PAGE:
Decisions on Designation of Properties as National Monuments

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Prehistoric hillfort and the mediaeval and Ottoman fort of Sokolac in the village of Sokolac, the historic site

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Status of monument -> National monument

Published in the “Official Gazette of BiH” no. 60/08.

Pursuant to Article V para. 4 Annex 8 of the General Framework Agreement for Peace in Bosnia and Herzegovina and Article 39 para. 1 of the Rules of Procedure of the Commission to Preserve National Monuments, at a session held from 11 to 17 September 2007 the Commission adopted a






The historic site of the prehistoric hillfort and the mediaeval and Ottoman fort of Sokolac in the village of Sokolac, Bihać Municipality, is hereby designated as a National Monument of Bosnia and Herzegovina (hereinafter: the National Monument).

The National Monument consists of fortifications dating from the late mediaeval and Ottoman periods, and movable archaeological material housed in the National Museum of Bosnia and Herzegovina in Sarajevo, listed in the Museum's inventory.

The National Monument is located on a site designated as cadastral plot no. 427 (old survey), corresponding to c.p. no. 464 (new survey), Land Register entry no. 685, cadastral municipality Sokolac, in the village of Sokolac, Bihać Municipality, Federation of Bosnia and Herzegovina, Bosnia and Herzegovina. 

The provisions relating to protection measures set forth by the Law on the Implementation of the Decisions of the Commission to Preserve National Monuments, established pursuant to Annex 8 of the General Framework Agreement for Peace in Bosnia and Herzegovina (Official Gazette of the Federation of BiH nos. 2/02, 27/02, 6/04 and 51/07) shall apply to the National Monument.




The Government of the Federation of Bosnia and Herzegovina (hereinafter: the Government of the Federation) shall be responsible for ensuring and providing the legal, scientific, technical, administrative and financial measures necessary for the protection, conservation and presentation of the National Monument.

The Commission to Preserve National Monuments (hereinafter: the Commission) shall determine the technical requirements and secure the funds for preparing and setting up signboards with basic details of the monument and the Decision to proclaim the property a National Monument.




To ensure the on-going protection of the National Monument on the site defined in Clause 1 para. 3 of this Decision, the following measures are hereby stipulated:

-          research and conservation and restoration works, routine maintenance works, and works designed to display the monument shall be permitted, subject to the approval of the Federal Ministry responsible for regional planning (hereinafter: the relevant ministry) and under the expert supervision of the heritage protection authority of the Federation of Bosnia and Herzegovina (hereinafter: the heritage protection authority),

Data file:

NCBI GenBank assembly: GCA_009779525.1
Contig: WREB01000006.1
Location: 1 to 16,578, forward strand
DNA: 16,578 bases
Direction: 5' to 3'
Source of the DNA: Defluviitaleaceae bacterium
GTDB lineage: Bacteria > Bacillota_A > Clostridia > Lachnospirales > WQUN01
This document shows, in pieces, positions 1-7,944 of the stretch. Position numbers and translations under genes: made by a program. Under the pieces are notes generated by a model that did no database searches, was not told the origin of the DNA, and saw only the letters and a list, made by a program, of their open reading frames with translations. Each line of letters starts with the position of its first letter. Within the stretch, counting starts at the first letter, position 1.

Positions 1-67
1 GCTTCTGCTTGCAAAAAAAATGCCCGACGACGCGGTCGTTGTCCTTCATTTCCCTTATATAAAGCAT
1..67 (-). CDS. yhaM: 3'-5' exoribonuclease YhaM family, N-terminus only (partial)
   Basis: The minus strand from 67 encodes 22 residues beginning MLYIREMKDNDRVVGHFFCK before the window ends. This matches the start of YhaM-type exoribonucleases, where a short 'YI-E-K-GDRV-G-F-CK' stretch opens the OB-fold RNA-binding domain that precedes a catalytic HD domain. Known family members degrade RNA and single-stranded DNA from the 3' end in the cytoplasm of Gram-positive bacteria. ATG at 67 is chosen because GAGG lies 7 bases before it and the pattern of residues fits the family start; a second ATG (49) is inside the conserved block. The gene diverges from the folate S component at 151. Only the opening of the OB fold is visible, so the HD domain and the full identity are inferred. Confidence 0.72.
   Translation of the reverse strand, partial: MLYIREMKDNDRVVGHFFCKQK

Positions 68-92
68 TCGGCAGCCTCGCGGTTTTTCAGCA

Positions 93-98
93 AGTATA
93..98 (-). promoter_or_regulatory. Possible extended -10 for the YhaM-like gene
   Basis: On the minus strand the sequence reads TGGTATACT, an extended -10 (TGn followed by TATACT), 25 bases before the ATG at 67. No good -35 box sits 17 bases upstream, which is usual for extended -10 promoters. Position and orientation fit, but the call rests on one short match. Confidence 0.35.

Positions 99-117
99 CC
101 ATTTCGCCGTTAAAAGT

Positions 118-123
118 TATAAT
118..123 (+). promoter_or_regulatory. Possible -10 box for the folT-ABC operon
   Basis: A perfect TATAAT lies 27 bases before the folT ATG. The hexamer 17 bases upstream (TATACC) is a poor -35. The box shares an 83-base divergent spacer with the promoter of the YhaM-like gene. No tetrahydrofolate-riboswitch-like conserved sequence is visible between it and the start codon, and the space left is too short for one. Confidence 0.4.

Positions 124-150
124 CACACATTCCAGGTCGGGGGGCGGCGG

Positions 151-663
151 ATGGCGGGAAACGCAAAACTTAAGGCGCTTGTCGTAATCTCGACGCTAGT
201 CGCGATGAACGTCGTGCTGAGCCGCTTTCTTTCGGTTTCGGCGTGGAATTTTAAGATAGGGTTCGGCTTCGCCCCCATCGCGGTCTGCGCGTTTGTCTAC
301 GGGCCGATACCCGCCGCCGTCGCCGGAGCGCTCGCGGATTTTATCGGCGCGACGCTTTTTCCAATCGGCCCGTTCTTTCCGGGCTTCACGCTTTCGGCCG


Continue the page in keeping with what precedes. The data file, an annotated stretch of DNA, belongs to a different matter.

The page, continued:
-          the site of the National Monument shall be open and accessible to the public, and may be used for educational and cultural purposes,

-          planning and implementing the use of the monument shall be carried out in association with the heritage protection authority,

-          works on the infrastructure are prohibited unless with the approval of the relevant ministry and the expert opinion of the heritage protection authority,

-          the construction of full-profile roads, houses or any buildings or facilities the construction or operation of which could endanger the National Monument or its setting is prohibited,

-          the dumping of waste is prohibited.




The removal of the archaeological material referred to in Clause 1 para. 2 of this Decision (hereinafter: the movable heritage) from Bosnia and Herzegovina is prohibited.

By way of exception to the provisions of paragraph 1 of this Clause, the temporary removal from Bosnia and Herzegovina of the movable heritage for the purposes of display or conservation shall be permitted if it is established that conservation works cannot be carried out in Bosnia and Herzegovina.

Permission for temporary removal under the conditions stipulated in the preceding paragraph shall be issued by the Commission to Preserve National Monuments, if it is determined beyond doubt that it will not jeopardize the movable heritage in any way. 

In granting permission for the temporary removal of the movable heritage from Bosnia and Herzegovina, the Commission shall stipulate all the conditions under which the removal may take place, the date by which the items shall be returned to the country, and the responsibility of individual authorities and institutions for ensuring that these conditions are met, and shall notify the Government of the Federation of Bosnia and Herzegovina, the relevant security service, the customs authority of  Bosnia and Herzegovina, and the general public accordingly.